- "You've got my blessing to put on a position in Roblox right now, right here, although I'd like it of course at a much lower level," CNBC's Jim Cramer advised in owning shares of Roblox.
- The online video game company began trading on public markets on March 10. The stock is up 8.5% from its first trade and boasts a market cap of $38.54 billion.
- "The stay-at-home economy allowed them to break out, but going forward I'm betting they can maintain a lot of this flywheel-like momentum," Cramer said.
CNBC's Jim Cramer on Monday endorsed buying shares of Roblox, the online gaming company that began trading publicly earlier this month.
"You've got my blessing to put on a position in Roblox right now, right here, although I'd like it of course at a much lower level, but this is the real deal," the "Mad Money" host said.
Roblox ended the trading session on Monday at $70 per share, up 8.5% since its direct listing on the New York Stock Exchange almost two weeks ago. The San Mateo, California-based company, founded in 2004 by Erik Cassel and David Baszucki, is valued above $38 billion.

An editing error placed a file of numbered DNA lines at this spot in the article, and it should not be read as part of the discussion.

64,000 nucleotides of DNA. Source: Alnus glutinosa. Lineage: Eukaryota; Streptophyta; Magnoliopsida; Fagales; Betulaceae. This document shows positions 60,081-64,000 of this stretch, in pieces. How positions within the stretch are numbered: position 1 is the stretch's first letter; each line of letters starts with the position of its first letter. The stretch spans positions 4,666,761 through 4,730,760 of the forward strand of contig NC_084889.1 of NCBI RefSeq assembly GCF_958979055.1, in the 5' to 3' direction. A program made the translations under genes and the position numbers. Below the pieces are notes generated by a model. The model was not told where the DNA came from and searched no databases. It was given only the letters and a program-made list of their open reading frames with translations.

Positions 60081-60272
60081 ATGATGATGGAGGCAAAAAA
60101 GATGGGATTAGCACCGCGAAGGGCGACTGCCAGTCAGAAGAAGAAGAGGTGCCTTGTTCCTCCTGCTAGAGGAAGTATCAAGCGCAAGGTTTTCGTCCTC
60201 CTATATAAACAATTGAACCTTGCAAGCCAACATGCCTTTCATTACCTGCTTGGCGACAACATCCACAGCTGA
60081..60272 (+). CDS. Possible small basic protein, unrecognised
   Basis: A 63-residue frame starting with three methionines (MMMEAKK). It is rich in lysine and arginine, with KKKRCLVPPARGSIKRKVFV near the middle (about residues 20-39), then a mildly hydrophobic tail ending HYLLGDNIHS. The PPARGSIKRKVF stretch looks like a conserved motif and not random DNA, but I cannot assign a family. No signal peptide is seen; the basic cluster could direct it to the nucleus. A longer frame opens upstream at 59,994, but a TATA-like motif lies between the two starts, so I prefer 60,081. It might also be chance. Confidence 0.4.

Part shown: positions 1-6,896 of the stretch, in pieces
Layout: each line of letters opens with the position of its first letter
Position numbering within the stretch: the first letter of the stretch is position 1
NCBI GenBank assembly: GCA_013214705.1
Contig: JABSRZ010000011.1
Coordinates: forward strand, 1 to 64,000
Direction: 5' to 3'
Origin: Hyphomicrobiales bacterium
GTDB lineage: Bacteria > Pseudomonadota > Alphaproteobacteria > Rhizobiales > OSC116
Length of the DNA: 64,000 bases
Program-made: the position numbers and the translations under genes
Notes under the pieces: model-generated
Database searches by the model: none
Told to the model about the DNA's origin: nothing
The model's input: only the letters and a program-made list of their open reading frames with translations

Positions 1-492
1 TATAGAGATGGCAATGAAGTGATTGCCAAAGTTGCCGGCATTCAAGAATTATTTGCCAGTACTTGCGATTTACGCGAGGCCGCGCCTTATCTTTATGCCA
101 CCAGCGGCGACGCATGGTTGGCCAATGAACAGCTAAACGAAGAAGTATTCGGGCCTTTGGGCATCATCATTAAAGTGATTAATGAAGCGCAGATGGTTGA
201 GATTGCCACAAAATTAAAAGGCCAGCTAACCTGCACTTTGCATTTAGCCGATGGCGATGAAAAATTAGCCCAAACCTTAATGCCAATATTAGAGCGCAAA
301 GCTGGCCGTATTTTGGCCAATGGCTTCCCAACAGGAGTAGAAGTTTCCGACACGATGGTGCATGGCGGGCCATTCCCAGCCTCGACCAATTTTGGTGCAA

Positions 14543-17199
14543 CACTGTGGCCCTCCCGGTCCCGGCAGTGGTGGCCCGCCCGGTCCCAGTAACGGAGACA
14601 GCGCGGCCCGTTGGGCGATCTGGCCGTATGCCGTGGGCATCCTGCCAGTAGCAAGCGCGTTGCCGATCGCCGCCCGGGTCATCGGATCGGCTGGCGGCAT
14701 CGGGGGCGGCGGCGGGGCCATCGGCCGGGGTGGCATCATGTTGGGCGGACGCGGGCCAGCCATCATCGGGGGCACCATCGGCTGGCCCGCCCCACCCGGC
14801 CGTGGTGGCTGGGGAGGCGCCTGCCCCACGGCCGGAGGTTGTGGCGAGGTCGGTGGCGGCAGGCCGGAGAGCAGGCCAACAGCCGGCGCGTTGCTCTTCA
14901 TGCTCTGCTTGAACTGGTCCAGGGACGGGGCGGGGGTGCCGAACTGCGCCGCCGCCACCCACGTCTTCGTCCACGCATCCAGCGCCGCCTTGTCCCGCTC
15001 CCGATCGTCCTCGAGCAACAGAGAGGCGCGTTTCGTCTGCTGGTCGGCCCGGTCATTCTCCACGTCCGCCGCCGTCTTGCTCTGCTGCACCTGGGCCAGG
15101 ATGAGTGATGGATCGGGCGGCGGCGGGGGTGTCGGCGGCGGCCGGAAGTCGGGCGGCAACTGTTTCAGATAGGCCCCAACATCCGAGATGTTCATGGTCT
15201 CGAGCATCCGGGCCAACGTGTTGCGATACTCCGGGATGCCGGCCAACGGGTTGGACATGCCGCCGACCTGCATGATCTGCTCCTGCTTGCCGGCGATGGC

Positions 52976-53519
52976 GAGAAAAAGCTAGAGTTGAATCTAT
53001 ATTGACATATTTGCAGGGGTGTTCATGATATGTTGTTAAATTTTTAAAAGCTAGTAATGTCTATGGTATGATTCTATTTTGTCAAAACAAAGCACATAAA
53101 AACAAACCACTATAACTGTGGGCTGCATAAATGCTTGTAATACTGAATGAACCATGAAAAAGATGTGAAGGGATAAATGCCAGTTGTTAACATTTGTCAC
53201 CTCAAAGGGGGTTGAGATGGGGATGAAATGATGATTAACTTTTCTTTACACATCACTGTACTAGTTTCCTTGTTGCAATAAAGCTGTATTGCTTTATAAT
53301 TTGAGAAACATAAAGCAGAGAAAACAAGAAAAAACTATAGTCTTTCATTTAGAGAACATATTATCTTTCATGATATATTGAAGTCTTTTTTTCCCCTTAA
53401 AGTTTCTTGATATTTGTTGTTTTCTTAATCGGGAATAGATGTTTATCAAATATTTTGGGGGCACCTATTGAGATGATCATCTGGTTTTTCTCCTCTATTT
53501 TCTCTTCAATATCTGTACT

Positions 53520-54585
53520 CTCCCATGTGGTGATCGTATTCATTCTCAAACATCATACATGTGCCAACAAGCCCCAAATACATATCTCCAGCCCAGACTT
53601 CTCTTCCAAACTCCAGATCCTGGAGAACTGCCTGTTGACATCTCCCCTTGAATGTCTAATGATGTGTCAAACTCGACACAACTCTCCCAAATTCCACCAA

"I've gotta tell you, I really like this business model," Cramer said.
The platform is especially popular among younger generations, who go to the site to build, share and play video games. Roblox said daily active users grew 85% in 2020 to 32.6 million, up from the 47% growth it saw in 2019. The number of paying users more than doubled to about 490,000.
Roblox brought in $923.9 million last year, marking 82% growth from the $508.4 million it recorded in 2019.
"The stay-at-home economy allowed them to break out, but going forward I'm betting they can maintain a lot of this flywheel-like momentum," Cramer said.
Given its subscription service, Cramer argued that the stock should be judged on a price-to-booking basis. He pointed out that Wall Street analysts forecast $2.71 billion in bookings next year, meaning the stock trades for about 17 times 2022 bookings.
Cramer cautioned the stock could see some volatility this year as the economy fully reopens and people reduce the amount of time they spend at home and in digital spaces.
"If it keeps climbing, though, I wouldn't pay more than $83.50 for this one, which is roughly 20 times next year's bookings, at least not until we get more visibility into how they see the rest of the year playing out," he said.
"That said, this is a good one. I think it's worth it to weather a possible storm and I recommend buying some right here," he continued, "Then you could buy more on the way down, but only if you share my conviction."
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